Yeah. His first notes to me were to cut the first 50 pages in half. That took about two months. Even if I got close to 50%, it was like, ‘Nope. Got 3 more pages. Keep going.’ Every time I lost something, I saw how it made the movie move better. And it made the drive of the narrative stronger.

Does having this experience now alter how you write?

Not really. I’m aware that my books will be looked at by people who make movies in a way that they didn’t for most of my career. But when I’m sitting down to write a book, I’m still very conscience that it’s a book and it’s about what happens when you turn the pages and it’s about the binding and it’s about feeling the paper in your hand. It takes me three years to make these books. For the three years I’m making these books, they exist only as books. But once I’m finished, I’m aware, if I can find the right idea, it can potentially be adapted.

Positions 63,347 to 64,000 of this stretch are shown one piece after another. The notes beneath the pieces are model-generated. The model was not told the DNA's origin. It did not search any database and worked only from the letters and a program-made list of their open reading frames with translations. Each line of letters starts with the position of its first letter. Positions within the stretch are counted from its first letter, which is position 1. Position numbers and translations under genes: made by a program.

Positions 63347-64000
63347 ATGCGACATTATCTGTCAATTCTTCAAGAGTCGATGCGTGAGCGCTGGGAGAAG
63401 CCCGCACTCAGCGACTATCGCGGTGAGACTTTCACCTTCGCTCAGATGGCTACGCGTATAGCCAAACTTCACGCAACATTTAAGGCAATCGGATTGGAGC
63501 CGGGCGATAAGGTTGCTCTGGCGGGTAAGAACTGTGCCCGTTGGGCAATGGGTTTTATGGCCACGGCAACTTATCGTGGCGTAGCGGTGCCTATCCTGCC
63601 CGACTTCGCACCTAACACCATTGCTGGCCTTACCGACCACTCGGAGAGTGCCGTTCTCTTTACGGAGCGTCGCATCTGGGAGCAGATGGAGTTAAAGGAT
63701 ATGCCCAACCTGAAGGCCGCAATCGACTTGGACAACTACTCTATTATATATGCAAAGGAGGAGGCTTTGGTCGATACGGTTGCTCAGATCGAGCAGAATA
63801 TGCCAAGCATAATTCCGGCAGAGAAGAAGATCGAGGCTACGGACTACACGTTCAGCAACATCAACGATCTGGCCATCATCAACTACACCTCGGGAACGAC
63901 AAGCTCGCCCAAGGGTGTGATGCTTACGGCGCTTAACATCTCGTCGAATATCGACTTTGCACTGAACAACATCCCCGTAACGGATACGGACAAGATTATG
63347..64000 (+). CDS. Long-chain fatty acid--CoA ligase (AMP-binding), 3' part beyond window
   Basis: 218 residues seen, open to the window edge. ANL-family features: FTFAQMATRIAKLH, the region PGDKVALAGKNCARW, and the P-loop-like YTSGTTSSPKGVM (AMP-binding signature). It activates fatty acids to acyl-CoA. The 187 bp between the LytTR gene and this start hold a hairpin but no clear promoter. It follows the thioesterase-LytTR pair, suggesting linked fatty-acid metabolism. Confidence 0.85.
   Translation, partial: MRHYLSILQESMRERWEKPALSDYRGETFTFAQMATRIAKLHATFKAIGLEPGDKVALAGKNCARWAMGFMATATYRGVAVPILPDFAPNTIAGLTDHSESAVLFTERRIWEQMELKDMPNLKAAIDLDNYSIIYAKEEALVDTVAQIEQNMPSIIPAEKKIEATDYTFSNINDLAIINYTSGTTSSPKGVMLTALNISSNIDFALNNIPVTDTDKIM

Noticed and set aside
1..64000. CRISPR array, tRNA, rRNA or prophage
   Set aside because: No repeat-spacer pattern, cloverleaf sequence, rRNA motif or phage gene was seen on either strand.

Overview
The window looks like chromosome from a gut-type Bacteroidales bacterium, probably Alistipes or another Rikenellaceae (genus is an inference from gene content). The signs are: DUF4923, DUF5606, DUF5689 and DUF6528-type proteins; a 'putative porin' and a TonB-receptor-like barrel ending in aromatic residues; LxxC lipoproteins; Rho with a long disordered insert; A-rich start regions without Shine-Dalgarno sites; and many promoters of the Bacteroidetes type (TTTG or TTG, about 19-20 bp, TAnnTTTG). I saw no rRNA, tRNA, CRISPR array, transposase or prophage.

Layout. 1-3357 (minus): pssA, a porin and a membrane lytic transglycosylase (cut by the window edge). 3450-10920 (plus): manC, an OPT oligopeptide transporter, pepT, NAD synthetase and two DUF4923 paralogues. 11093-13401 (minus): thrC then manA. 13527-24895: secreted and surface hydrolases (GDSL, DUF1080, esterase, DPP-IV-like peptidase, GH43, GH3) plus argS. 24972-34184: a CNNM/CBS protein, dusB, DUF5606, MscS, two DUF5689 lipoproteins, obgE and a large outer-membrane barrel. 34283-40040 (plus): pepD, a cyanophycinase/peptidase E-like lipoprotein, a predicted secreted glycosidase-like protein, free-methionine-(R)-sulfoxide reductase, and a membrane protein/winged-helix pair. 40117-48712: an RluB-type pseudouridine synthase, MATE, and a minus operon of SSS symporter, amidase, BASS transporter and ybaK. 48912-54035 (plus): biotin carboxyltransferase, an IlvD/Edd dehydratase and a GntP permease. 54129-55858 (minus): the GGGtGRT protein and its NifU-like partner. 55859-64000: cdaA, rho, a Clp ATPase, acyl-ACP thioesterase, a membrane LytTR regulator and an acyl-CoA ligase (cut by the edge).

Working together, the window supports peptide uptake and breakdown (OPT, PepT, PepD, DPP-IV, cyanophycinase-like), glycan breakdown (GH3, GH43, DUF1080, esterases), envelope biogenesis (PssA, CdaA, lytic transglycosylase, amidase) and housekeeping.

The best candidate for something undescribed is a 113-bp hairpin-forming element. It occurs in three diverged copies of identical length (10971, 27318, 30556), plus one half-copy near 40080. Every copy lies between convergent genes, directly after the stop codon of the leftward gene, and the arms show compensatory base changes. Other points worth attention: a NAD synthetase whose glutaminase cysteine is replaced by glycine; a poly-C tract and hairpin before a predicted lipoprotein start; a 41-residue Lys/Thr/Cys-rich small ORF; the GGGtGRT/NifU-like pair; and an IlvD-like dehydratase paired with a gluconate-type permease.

What’s your feeling on reading tablets? Personally, I still prefer an actual tangible book in my hands. I can’t read on tablets.

Yeah. I need real books. I need paper. I love the smell of books. I need to feel the weight of a book in my hand. If I don’t have at least two books simultaneously, I feel a little bereft. I’m a slow reader and maybe have become slower because of the iPhone and so many other things pulling you in different directions, but I almost always have a book on me.

WONDERSTRUCK opens in limited release on October 20.